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Reamer Study

Cal Grinding, Inc. dba Cal Valves, 1401 North 26th Street, Escanaba, MI 49829

INTRODUCTION

Since the 1980's, engine remanufacturers have known of the significant cost savings that can be achieved by reaming the valve guides and installing remanufactured engine valves that are sized slightly larger (typically 0.008 in. O.D.) than new engine valves. By standardizing the intake and exhaust valve O.D.'s to the same oversized diameter, both heads of a typical V8 engine can be reamed in approximately 2 minutes.

The majority of the engine remanufacturing industry agrees that benefits are to be had from wet reaming, but little information exists showing, systematically, the specific benefits of using coolant to aid in valve guide reaming. To achieve highly accurate and consistent diameters with a reamer, one must consider process variables that can influence the overall quality of the reamed engine valve guide. Variables such as reamer material or design, valve guide material, temperature at the reamed surface, drill speed, operator movement, etc. must be addressed.

The following study seeks to show that by controlling these variables to the best extent possible, the reaming process can easily produce highly accurate, and consistently sized guides. To this end, 486 engine valve guides were reamed under three different conditions. A group of valve guides were reamed with coolant continuously delivered to the reamer, (WR). The second group of valve guides was reamed with a reamer that was dipped into coolant prior to performing the reaming function, (SWR). The final group of guides was reamed completely dry, (DR).

MATERIALS AND METHODS

Engine cylinder heads with integral cast iron guides manufactured for Ford Motor Company (302 cu. in. V8) and General Motors Corporation (350 cu. in. V8 and 4.3 L V6) were the subjects within this study. The CalValves R-3516 (11/32" + 0.008" oversized) valve guide reamer performed the cutting operation which left the engine valve guides oversized from original equipment specifications. An Ingersol Rand heavy-duty drill (Model 7811, rated at 2750 free RPM at 90 psi air) was used to rotate the reamer during the cutting operation. The seat cone utilized was from the K-Line Boring Bushing Kit (K-Line part number KL8550) and the conjoining boring bushing was a Cal Valves oolant through bushing (Cal Valves part number CBD (0.2270 in or 6 mm)).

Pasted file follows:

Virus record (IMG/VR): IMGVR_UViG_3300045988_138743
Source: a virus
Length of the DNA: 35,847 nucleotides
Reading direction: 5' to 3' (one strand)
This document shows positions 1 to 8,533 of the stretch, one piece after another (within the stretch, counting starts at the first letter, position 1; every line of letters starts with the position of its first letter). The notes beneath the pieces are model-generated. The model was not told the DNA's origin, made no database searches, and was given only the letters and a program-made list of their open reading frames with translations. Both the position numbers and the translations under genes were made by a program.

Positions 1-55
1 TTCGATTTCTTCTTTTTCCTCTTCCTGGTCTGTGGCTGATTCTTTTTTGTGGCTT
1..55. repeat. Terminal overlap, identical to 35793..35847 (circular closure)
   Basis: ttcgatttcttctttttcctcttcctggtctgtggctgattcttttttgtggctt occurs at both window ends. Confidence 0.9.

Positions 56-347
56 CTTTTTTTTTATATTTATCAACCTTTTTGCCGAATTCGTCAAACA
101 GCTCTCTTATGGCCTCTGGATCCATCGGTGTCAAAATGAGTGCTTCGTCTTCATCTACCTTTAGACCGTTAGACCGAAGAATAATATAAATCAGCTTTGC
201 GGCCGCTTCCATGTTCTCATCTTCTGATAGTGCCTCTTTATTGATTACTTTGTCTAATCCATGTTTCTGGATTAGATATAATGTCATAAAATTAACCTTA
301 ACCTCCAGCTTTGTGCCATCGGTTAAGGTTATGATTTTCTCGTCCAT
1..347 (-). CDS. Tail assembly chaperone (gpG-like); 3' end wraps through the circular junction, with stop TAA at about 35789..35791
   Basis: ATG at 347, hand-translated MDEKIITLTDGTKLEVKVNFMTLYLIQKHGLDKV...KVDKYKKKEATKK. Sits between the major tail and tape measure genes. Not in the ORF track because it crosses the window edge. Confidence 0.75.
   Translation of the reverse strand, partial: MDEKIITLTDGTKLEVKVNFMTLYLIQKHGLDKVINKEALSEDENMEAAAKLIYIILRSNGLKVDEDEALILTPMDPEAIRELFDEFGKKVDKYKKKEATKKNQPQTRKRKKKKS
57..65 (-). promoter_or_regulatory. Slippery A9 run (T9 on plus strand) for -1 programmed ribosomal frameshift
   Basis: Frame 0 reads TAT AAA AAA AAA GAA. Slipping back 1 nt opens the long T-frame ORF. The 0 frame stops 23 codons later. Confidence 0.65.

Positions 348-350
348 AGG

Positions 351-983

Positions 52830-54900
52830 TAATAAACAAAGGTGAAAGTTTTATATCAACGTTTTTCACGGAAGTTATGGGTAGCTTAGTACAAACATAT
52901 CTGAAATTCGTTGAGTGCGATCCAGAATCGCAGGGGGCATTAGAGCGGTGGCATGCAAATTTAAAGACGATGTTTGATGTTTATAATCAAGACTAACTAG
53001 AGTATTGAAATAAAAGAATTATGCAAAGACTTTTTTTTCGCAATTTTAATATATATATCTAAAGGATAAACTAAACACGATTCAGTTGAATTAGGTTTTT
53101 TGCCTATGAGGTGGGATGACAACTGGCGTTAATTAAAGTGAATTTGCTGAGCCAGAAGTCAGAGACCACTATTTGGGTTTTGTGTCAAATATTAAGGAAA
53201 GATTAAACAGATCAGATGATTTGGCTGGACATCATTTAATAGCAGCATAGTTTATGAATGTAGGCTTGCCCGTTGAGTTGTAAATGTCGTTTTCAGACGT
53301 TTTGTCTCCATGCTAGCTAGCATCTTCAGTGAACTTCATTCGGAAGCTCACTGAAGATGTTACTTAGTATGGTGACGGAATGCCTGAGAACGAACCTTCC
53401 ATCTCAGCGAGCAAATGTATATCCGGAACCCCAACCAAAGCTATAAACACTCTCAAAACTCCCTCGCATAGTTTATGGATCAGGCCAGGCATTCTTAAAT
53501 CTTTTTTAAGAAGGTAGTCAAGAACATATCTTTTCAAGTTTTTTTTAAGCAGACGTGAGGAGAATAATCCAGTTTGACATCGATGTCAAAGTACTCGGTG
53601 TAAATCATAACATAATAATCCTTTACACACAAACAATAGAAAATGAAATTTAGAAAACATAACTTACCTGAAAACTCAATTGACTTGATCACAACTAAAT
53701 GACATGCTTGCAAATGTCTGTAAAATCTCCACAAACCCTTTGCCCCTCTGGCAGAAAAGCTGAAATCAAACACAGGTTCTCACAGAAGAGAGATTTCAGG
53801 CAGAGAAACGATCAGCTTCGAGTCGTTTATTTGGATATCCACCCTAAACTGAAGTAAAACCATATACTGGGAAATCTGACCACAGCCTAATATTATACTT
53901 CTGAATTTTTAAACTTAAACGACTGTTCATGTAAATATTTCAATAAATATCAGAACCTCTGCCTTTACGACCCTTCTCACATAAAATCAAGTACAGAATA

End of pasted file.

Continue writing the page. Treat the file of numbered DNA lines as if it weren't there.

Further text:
The reamer setup involves sliding the boring bushing over the reamer, chucking the reamer up to the drill, and sliding the appropriate seat cone over the boring bushing. This operation was the same for all reaming processes, WR, SWR, DR. For WR, the boring bushing was then connected to a coolant feed pump. For the reaming operation, each cylinder head was positioned in a reaming station with the combustion face facing upward. For WR and DR, the pilot end of the reamer was placed into the engine valve guide to an approximate depth of 1" and the seat cone was pressed firmly against the valve seat. For SWR, the reamer was submerged in the coolant as to fully coat the cutting edges of the reamer just prior to placement in the valve guide.

The drill was then activated and the reamer was smoothly pushed down the guide with little pressure. (It should be noted that for the case of WR, coolant would begin to flow as the drill was activated and flow would discontinue only after the drill trigger was released.) Once the cutting edge had completely passed through the engine valve guide, the reamer was withdrawn from the guide.

With the reaming process complete, the valve guide inside diameter (ID) was measured with a Sunnen P-310 Valve Guide Gauge. The ID was measured in three places as to achieve an indication of the internal macroscopic geometry of the valve guide. Measurements were taken and recorded from each end (rocker and combustion face sides) and in the middle of the reamed valve guide.

RESULTS AND DISCUSSION

The results of the reamed valve guide inside diameter measurements are presented in Figure 1. A summary of the average valve guide diameter is shown in Table 1.

The distribution of the WR measurements is narrow with a sharp taper around the mean value indicating little deviation in hole diameter. The SWR distribution is less dense with a distinguishable tail, which indicates a wider deviation in size and significantly less repeatable sizing. The population distribution for DR is widely dispersed with only a very minor display of central tendency that demonstrates a wide deviation in hole size and little repeatability.

FIGURE 1


Post-reamed valve guide ID results

Table 1. Average valve guide ID , in.

Reaming Type Combustion Face Side Middle Rocker Side
WR 0.3517 0.3517 0.3517
SWR 0.3520 0.3520 0.3521
DR 0.3524 0.3524 0.3527


The results show that wet reaming yields more predictable and consistent results while dry reaming gives the greatest variation of results. The data was further processed using the Mann-Whitney U-test to determine if differences in any combination of the three distributions were statistically significant. All combinations showed the distributions to be statistically significantly different.



CONCLUSION

Since each of the three groups were reamed under the same conditions, using the same equipment, with the only difference being the amount of coolant used, the results statistically support the conclusion that wet reaming has a positive influence on valve guide finished characteristics by allowing guides to be reamed repeatedly to a consistent diameter.

ACKNOWLEDGMENTS

Cal Grinding, Inc. thanks Gopher Motors for providing the test specimens for this study.

FOR MORE INFORMATION

Contact:

Cal Grinding, Inc.
1401 North 26th Street
Escanaba, MI 49829-2500
P: 906-786-8749
F: 906-786-1398
E: Sales@CalValves.com